|Founder and Leader of the SCWW -- Jamie|
Besides the drawings, libations, and socializing another aspect of this meeting is for the members to bring in and share their projects. This is a great time to see what we do when we're off in our shops.
Russ showed us this beautiful 4 panel, room divider that is made of Cherry and Cherry plywood. He mentioned the plywood and needing to keep track of which side is the A and which side is the B! Beautiful example of mortise and tenon joinery:
|Four Panel Screen|
|Merry Christmas John, from Woodcraft|
I also found this video produced by them showing the process Ed employed to make the bowl, here's the LINK to that. Anybody know a cheap lawyer?
A new member, Percy brought in this carving he recently completed. It's done on Maple which is pretty hard on the tools, and is a combination of power tools to rough out the design followed by hand work:
|Percy's Rose Carving|
Rich, who's been a member for quite some time brought in a P-51 Mustang and told us about a DC-3 aka as a C-147 he recently completed for a airplane mechanic that specializes in vintage, military aircraft:
|Rich's P-51 Mustang|
|John's Wind Cabinet|
Our final presentation was made by Ted. He does some fantastic work and has shared the building of a custom Oak staircase he's been working on in Utah. You may recall his demonstration this summer on pattern sawing with the table saw and the making of the tapered posts. Obviously he couldn't actually bring it in but did share some photographs of it:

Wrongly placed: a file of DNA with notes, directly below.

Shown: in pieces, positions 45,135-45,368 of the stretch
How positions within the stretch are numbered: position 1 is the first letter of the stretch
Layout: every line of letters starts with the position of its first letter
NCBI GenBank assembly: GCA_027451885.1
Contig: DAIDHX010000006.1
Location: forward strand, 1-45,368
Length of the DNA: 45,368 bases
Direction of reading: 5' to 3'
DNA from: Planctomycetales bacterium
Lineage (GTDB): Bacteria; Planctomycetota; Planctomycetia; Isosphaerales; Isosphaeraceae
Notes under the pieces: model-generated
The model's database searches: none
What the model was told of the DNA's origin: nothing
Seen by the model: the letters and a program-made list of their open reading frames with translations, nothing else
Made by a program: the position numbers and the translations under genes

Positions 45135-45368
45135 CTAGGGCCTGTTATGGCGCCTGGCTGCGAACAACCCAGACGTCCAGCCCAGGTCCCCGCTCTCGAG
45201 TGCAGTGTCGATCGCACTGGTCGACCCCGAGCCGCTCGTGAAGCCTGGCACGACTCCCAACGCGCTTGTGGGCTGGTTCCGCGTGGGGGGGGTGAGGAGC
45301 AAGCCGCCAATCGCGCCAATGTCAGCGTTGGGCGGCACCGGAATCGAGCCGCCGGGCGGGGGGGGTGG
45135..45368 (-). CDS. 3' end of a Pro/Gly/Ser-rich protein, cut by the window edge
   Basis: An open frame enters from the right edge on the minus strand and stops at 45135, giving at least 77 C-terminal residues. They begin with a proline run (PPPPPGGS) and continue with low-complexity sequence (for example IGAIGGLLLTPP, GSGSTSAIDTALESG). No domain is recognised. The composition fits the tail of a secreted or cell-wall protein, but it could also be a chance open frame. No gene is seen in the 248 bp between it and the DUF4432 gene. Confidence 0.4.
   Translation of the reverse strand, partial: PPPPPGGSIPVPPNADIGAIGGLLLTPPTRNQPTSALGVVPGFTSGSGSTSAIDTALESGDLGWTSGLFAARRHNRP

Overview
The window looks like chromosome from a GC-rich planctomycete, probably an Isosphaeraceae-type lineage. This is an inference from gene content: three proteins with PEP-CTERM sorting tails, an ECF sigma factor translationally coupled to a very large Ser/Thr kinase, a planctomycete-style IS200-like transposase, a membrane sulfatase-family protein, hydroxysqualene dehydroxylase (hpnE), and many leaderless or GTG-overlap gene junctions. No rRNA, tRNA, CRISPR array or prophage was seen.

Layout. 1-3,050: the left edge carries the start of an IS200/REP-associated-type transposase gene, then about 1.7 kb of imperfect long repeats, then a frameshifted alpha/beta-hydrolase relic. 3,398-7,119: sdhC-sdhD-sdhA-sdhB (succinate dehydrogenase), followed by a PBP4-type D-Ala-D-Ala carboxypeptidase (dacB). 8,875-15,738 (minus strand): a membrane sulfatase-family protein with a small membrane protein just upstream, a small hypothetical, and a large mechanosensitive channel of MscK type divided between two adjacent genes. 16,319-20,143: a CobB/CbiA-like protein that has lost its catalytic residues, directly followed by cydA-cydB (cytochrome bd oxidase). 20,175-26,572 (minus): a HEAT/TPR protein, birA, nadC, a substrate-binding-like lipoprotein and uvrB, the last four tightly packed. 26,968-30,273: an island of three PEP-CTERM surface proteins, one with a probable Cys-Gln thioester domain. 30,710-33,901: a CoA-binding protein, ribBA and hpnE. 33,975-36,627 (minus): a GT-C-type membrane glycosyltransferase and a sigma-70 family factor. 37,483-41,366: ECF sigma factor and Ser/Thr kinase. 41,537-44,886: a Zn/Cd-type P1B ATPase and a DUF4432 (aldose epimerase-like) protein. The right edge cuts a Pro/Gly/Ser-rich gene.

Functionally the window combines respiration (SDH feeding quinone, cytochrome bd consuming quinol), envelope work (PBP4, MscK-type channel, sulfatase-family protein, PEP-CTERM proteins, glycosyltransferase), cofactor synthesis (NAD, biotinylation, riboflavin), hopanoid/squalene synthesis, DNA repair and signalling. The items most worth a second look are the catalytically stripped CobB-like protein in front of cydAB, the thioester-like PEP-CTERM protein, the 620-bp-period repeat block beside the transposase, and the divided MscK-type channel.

|Ted's Staircase & Plumb Bobs|
As you know, he's also a bit of a tool junkie -- hmm, that may be an understatement! He's holding a huge, English style of plumb bob and brought in a number of them from his collection of approximately 120 which are displayed on a Plumb Bob Tree in his house. The oldest is a stone one from the 14 or 15th. century but most date from the mid-1800's to the 1950's.
You can also see a sampling of his moulding and other planes in the background. The largest is a 3" crown moulding plane plus various other shapes and sizes. Of particular interest to me was a really nice scrub plane from Holland that I just couldn't fit into my pocket! Many of these planes were custom made by the user, often of a hardwood like Maple inlayed with boxwood at the wear points and even homemade blades of old files.
The meeting ended with socializing, stories, and several tried out the planes that Ted brought in. A couple of sore arms later they were singing the praises of the electric router and shaper!
|So Quiet & Peaceful|
Merry Christmas to all,
and to all a Good Night!!
Happy New Year